Keeping religion and politics at the dinner table

“Hey Jesse, what do you think about Trump?” Always looking to stir the pot, my grandpa stared down my future brother-in-law, looking to make this Thanksgiving a bit more lively. The dining room table was a perfect physical manifestation of the political spectrum. Down on the left-hand side sat my step sister, her fiancé, my cousin, and her husband; then the more moderate-leaning individuals, including my brother and his girlfriend, sat in a central area of the table; and finally on the right-hand wing of the table sat my grandparents, my mom, step dad, dad, and step mom. My parents are by no means overly conservative, but compared to my sister and cousin, who are radically liberal, there seemed to be an extreme divide.

Keeping religion and politics at the dinner table

Grad school or bust, the student dilemma

Growing up, all I heard about was going to college and how it was going to transform my life. After making it through high school and finally reaching college, the pinnacle of success, I was disappointed to discover that I still had a long way to go.

Grad school or bust, the student dilemma

Fruits of American empire laid bare in Tijuana

Mexico’s northern border city of Tijuana was set ablaze by the recent arrival of the Central American exodus. Thousands of men, women, and children fled their volatile Northern Triangle homelands of Honduras, Guatemala, and El Salvador, determined to make the over 2,000-mile trek across dense Chiapan forests and vast Sonoran deserts to America’s doorstep — only to be met with the barbarism and state-sanctioned xenophobia, exemplified by barbed-wire barricades and tear gas canisters courtesy of U.S. Customs and Border Protection (CBP).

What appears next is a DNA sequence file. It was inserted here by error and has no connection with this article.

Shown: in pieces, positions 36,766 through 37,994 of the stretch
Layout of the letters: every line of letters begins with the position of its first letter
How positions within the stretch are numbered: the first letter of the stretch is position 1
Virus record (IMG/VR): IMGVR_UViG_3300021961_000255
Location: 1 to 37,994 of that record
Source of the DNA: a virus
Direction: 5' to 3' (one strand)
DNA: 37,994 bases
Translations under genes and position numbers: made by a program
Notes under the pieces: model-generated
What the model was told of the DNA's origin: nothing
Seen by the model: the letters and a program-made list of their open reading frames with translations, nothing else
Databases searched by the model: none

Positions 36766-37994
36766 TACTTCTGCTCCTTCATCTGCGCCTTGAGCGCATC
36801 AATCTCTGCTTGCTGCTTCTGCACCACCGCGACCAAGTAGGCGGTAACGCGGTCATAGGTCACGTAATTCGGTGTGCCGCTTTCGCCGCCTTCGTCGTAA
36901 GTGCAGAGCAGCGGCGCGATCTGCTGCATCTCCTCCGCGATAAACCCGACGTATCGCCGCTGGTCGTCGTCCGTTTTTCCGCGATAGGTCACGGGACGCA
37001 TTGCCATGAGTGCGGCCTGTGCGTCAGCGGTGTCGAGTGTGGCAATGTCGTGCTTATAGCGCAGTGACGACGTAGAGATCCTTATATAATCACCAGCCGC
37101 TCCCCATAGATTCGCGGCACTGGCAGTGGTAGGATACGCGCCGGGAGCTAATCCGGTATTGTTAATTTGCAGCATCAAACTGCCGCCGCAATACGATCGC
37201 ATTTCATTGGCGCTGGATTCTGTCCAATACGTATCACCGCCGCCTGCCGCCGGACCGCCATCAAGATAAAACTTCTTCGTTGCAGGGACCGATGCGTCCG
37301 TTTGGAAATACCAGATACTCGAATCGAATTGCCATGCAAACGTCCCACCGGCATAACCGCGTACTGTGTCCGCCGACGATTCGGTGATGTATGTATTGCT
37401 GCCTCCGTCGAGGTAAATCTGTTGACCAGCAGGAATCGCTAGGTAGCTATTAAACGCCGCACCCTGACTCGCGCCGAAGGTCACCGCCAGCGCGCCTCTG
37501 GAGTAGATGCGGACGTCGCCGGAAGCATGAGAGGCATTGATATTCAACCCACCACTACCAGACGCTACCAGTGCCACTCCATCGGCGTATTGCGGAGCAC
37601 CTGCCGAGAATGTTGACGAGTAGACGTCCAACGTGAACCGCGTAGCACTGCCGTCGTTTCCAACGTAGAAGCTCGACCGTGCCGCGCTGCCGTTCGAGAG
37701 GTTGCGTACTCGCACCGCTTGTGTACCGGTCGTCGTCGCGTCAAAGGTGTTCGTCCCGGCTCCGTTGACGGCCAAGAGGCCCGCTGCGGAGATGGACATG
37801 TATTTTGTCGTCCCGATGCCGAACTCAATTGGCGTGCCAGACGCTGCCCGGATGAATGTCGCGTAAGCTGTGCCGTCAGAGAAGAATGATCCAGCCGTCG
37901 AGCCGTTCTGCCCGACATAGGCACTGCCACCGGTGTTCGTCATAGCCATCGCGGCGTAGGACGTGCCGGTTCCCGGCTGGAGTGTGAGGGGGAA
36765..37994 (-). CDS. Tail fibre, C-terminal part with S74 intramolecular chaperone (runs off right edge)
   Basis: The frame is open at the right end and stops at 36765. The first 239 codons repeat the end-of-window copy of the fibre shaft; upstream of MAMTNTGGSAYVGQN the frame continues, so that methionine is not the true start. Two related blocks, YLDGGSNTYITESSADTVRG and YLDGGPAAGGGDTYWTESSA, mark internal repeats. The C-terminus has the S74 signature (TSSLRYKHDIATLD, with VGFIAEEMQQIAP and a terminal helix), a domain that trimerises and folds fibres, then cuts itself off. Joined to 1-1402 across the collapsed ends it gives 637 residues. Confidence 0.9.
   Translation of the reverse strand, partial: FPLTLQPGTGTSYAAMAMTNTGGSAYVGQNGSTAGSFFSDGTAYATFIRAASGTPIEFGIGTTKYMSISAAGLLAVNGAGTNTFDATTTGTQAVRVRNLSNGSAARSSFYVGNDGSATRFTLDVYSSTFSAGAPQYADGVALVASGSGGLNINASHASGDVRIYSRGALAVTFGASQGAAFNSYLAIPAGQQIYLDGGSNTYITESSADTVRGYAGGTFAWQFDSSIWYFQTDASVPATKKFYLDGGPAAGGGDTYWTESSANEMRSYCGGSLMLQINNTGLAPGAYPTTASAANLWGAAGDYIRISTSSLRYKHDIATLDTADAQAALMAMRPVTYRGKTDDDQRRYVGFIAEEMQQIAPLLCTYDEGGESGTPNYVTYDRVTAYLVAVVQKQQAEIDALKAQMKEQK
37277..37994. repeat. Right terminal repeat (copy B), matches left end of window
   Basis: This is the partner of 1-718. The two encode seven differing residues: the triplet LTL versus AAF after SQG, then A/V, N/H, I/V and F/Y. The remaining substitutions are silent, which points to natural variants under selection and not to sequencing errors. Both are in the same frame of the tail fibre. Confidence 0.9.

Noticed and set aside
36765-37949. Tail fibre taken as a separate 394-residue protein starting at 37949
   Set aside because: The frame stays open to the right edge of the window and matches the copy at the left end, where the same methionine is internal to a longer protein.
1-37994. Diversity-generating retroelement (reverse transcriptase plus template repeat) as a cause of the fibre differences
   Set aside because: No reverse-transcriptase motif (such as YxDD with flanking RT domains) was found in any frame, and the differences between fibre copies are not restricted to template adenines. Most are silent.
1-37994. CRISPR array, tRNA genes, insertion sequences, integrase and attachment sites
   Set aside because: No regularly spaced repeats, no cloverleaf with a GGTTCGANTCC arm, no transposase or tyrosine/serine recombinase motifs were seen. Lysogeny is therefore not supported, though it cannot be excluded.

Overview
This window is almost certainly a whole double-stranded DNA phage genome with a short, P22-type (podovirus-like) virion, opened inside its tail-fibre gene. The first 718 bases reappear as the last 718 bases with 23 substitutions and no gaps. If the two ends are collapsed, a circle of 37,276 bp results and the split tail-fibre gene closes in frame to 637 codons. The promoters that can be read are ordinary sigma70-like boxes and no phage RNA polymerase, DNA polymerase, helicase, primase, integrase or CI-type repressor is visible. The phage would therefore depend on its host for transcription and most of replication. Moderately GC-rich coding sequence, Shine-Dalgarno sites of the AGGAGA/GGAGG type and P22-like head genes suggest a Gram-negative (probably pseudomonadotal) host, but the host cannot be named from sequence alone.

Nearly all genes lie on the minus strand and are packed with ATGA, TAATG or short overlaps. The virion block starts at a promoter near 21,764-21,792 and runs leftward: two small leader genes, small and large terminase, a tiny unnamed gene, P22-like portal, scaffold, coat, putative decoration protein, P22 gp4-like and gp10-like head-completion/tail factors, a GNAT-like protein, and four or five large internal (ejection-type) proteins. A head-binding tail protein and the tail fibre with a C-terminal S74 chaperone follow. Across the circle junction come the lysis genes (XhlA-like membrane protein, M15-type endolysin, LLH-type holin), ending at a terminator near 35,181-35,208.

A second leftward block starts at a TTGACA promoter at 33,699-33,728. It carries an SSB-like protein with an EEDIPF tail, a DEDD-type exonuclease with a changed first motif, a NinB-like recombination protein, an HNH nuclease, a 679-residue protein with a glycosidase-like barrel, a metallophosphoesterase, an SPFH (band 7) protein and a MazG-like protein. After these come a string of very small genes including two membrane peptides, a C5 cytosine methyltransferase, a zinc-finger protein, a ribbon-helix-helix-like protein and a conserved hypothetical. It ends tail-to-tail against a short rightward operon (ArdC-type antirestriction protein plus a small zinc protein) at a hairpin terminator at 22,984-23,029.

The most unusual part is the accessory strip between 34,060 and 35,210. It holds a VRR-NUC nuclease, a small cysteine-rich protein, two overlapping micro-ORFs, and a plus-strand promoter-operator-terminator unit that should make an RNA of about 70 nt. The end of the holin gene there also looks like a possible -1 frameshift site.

Fruits of American empire laid bare in Tijuana

Bittersweet endings to bitter stories

“I saw [Amber] riding up and down . . . She was by herself. I saw this black pickup. He pulled up and grabbed her. When she screamed, I figured the police ought to know about it, so I called them,” said Jim Kevil to dfw.cbslocal.com. Kevil, a 78-year-old retired machinist, was the last person to see 9-year-old Amber Hagerman alive before she was kidnapped and murdered in Arlington, Texas.

Amber and her 5-year-old brother Ricky had decided on that day, Jan. 13, 1996, they would bike to a local abandoned grocery store and play in the parking lot.  They looped around the parking lot, breathing in the chilly winter air, until Ricky got tired and decided to head home. Amber stayed behind to ride around the parking lot some more. Minutes later, Amber was kidnapped. Kevil described her kidnapper as a white or hispanic male, 25 – 40 years old, under six feet tall, and of a medium build.

Bittersweet endings to bitter stories

Prolific has a new number

During the majority of the 1990s, an evil prowled the highways of Washington State. Gary Ridegway, known as the Green River Killer before he was caught, was picking up at-risk women and girls during his shifts as a truck driver, strangling them, and then dumping their bodies in the wilderness, only to come back and have intercourse with their corpses. The ’90s in Washington was a time for rebellion, punk music, and the rise of Nirvana, not the horror of discovering the bodies of young girls along the Green River, the dump site of Ridgeway’s first five victims. He had a tendency to prey on young girls, his youngest identified victim only 15 years-old. Her name was Debra Lorraine Estes. 

Prolific has a new number